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Why Are There Spots in Your Shower?

Answering Some of Life’s Mysteries

There you are, letting the hot droplets pour down onto your face as you relax in a steamy shower. You grab a fresh cloth, lather it with soap, and suddenly notice colorful spots next to the soap. Those spots weren’t there before.

Yuck. You leave the bathroom feeling no cleaner than when you went to shower, wondering whether that’s some sort of fungus making a home in your bathroom.

Let’s go through some of the common reasons there are spots in your shower, and if they’re a concern to your health or just a pesky nuisance. We cover what the different types of spots are, how they might impact you, and what you can do to remedy the situation.

Black Dots

What they are:

You may find these dots scattered on your shower tile or the ceiling. More often than not, black dots are a form of mold that should be taken seriously because:

  • Mold causes structural damage to your home, and
  • It creates health hazards that can become severe, especially in those with respiratory problems.

We always recommend having a plumber inspect areas for potentially hazardous mold growth because it takes professional-grade equipment combined with expert training to fully ensure your problem is gone and your air quality is healthy. But there are steps you can take at home to prevent issues from occurring, or to help minimize the severity of the situation before an expert arrives.

What you can do:

  1. You can conduct a basic test to determine if it’s a concern by adding a couple of drops of bleach to the spots – if they turn lighter in color, it’s mold, and you should take action.
  2. Call for professional assistance; it’s very difficult if not impossible to eliminate mold without the quality equipment and products that experts use. Plus, you don’t want to risk accidentally spreading the mold as you try wiping it away.

Orange Stains

What they are:

Orange-colored deposits in your shower typically indicate higher levels of iron in your water which combine with soap scum to form that unappealing color.

What you can do:

  1. Test your water to determine whether it’s iron or another issue creating orange stains.
  2. Bring a lemon to the orange fight: Combine fresh lemon juice with warm water and spray onto the area, allowing it to soak for 10 minutes before scrubbing, rinsing, and repeating as needed.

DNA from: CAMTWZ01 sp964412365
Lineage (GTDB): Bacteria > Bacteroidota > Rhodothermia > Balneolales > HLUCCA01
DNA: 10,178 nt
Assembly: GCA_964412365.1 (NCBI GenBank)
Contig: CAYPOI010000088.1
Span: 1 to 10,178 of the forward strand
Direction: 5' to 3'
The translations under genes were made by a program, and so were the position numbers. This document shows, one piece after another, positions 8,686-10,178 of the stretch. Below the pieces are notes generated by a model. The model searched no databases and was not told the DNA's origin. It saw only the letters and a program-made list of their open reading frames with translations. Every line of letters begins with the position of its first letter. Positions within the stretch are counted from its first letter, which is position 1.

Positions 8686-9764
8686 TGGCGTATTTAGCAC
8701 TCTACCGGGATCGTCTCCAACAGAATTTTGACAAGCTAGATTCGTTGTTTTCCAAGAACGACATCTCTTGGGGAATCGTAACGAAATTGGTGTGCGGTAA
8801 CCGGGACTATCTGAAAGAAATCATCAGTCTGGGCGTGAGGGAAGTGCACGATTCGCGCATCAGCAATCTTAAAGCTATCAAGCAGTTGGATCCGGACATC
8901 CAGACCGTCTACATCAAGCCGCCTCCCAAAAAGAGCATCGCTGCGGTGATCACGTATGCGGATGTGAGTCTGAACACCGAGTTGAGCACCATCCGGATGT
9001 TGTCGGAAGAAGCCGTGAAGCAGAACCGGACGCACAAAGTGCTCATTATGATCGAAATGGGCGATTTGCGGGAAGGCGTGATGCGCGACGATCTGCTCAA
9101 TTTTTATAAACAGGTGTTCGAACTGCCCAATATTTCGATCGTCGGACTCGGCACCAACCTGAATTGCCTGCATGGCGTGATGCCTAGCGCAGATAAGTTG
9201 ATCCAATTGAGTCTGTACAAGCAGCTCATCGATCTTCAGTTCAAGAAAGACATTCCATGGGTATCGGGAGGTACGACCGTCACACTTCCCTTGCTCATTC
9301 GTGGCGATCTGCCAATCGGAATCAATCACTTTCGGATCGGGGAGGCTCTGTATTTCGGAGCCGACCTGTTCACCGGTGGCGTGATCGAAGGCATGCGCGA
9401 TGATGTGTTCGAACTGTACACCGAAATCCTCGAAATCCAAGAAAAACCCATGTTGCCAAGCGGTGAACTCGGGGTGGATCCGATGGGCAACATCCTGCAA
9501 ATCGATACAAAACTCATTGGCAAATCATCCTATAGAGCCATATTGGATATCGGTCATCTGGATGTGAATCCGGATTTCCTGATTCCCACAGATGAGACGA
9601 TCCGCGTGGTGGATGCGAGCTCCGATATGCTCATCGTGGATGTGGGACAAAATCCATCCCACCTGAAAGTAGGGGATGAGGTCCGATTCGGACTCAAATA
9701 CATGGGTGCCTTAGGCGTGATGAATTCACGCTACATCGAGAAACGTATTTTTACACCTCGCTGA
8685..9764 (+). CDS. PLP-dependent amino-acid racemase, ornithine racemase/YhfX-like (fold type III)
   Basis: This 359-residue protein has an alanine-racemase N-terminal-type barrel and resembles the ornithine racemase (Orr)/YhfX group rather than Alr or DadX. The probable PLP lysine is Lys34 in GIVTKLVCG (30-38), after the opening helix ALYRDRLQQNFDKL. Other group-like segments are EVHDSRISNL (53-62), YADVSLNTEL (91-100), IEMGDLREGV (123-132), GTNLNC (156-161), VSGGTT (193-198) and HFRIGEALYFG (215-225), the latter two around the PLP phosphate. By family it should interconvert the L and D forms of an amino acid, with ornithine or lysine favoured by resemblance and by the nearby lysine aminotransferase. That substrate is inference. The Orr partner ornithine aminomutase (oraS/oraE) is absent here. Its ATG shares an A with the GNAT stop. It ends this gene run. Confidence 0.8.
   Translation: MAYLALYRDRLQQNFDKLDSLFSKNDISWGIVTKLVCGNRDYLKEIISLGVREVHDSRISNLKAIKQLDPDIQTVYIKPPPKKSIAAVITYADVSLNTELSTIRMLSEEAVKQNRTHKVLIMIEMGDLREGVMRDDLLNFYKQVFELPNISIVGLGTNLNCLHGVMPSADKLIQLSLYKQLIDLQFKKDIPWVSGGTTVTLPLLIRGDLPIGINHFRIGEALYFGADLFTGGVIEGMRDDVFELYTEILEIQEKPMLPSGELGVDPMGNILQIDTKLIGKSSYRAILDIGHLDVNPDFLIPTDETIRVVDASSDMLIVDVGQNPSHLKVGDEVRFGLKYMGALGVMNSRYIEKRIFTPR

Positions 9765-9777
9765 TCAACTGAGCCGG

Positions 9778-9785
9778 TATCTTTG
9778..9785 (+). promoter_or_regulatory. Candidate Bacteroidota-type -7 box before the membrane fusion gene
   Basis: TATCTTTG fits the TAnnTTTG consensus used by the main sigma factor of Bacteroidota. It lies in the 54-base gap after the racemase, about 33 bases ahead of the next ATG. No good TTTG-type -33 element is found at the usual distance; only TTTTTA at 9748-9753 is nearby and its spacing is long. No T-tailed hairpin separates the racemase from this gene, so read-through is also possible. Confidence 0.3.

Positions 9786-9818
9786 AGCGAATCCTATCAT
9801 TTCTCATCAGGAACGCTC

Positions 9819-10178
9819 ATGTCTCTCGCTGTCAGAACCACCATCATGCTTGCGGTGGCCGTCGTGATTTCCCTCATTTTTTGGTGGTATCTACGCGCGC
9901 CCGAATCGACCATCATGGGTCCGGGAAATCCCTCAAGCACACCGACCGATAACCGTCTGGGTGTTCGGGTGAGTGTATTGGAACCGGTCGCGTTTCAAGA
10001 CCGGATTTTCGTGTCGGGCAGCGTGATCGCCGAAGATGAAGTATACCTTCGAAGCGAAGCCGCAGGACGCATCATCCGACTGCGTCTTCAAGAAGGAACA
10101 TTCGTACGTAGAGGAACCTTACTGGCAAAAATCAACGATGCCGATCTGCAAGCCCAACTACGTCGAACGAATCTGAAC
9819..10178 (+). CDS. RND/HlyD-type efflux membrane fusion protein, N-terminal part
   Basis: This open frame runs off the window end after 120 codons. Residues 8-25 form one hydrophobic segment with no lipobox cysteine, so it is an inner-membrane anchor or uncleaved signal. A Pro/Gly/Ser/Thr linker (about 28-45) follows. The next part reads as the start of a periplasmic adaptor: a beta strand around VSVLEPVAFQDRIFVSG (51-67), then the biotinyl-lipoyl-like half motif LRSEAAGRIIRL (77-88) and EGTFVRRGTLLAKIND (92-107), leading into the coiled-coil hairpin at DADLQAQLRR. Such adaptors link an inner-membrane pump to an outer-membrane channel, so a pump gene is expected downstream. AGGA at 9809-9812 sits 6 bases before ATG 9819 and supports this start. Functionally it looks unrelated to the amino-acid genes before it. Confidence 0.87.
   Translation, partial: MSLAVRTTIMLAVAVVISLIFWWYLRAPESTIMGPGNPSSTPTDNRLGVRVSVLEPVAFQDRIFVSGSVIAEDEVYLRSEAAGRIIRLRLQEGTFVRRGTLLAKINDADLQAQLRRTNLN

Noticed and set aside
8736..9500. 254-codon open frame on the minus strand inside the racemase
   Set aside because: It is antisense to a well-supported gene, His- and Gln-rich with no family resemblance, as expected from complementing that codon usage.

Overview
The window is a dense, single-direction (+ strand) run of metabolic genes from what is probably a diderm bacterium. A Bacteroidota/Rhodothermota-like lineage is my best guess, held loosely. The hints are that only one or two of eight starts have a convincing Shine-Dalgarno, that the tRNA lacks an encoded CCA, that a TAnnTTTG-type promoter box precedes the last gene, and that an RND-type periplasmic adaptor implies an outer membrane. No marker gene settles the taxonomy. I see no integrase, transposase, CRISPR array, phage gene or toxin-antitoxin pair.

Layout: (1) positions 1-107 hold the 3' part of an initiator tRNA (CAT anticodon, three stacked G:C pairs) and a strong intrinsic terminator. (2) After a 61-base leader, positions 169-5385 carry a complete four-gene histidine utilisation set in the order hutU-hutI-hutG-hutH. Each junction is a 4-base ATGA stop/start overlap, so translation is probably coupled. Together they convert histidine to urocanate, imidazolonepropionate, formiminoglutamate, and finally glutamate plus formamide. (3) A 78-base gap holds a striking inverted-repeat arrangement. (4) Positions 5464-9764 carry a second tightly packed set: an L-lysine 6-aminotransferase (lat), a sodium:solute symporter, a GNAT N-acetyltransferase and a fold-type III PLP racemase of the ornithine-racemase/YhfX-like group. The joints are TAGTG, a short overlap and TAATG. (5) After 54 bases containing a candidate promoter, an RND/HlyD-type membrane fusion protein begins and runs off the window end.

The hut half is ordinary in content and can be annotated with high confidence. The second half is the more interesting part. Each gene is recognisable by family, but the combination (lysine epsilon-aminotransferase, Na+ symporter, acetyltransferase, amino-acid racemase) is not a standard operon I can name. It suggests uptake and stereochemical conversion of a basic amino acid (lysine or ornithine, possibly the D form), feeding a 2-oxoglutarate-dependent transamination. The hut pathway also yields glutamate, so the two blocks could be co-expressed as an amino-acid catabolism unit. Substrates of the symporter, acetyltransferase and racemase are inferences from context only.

3. Wipe your shower down after using it and upgrade to a water filtration system that captures iron to help prevent the stains from coming back.

Pink Spots

What they are:

A section of your shower with pinkish splotches is generally an indicator of an airborne bacteria called Serratia Marcescens. This residue forms naturally in both animals and food, but it also thrives in environments with dust particles and moisture.

Serratia Marcescens is a bacterium you should quickly remove, as it can cause health problems such as:

  • Pneumonia
  • Urinary Tract Infections
  • Meningitis
  • Eye Infections
  • Wound Infections

Sometimes, this bacterium (also known as pink mold, even though it’s not a mold) is confused with the orange/pink hue that high iron levels can produce. Call for a second opinion to be safe!

What you can do:

  1. Combine two tablespoons of liquid detergent (ammonia-free) with one cup of chlorine bleach and use a scrubber to clean the surface before rinsing with clean water.
  2. Keep your bathroom fan on for at least 15 minutes after a shower or bath to allow for proper ventilation.
  3. Use a daily shower spray cleaner to help prevent new growth.

White or Translucent Residue Spots

What they are:

A common occurrence for properties in urban areas, these white stains are due to hard water leaving calcium and magnesium deposits in your shower. Tennessee water overall is considered soft to moderately hard, and Memphis water is categorized as soft though this can vary between homes.

What you can do:

  1. There are shower head filters that soften the water.
  2. You can add bath salts or baking soda into your bath (but then you’re not technically showering, you’re bathing).
  3. If you’re experiencing hard water spots in more areas than your shower (i.e., dishes or clothing), consider installing a whole-home water softener.

Blue or Green Stains

What they are:

If you find blue or green colors around the shower drain, it’s a sign of mildly acidic water. The water is corroding your pipes and/or plumbing fixtures, causing the stains.

What you can do:

  1. Use an acidic cleaner – one example is to mix vinegar and baking soda until they form a paste that you can apply to the stains. Let the paste sit for several minutes before wiping clean.
  2. Have professionals test your water to determine the source of your corrosive water.

Brown or Black Stains

What they are:

Rather than the small black dots that we mentioned earlier, if you notice large stains ruining the appearance of your shower or tub, your water likely has too much manganese. This happens mostly in homes with well water, although it can also occur with city water.

What you can do:

  1. There are two DIY combinations you can try when scrubbing away these stains: A mixture of baking soda and white vinegar, or a mixture of hydrogen peroxide with cream of tartar.
  2. Like some of the other stains homeowners battle, a water filtration system helps to remove the excess manganese.

Reach out to Mr. Rooter Plumbing of Memphis with any questions or concerns you have – we’re happy to help identify shower spots and keep your home safe.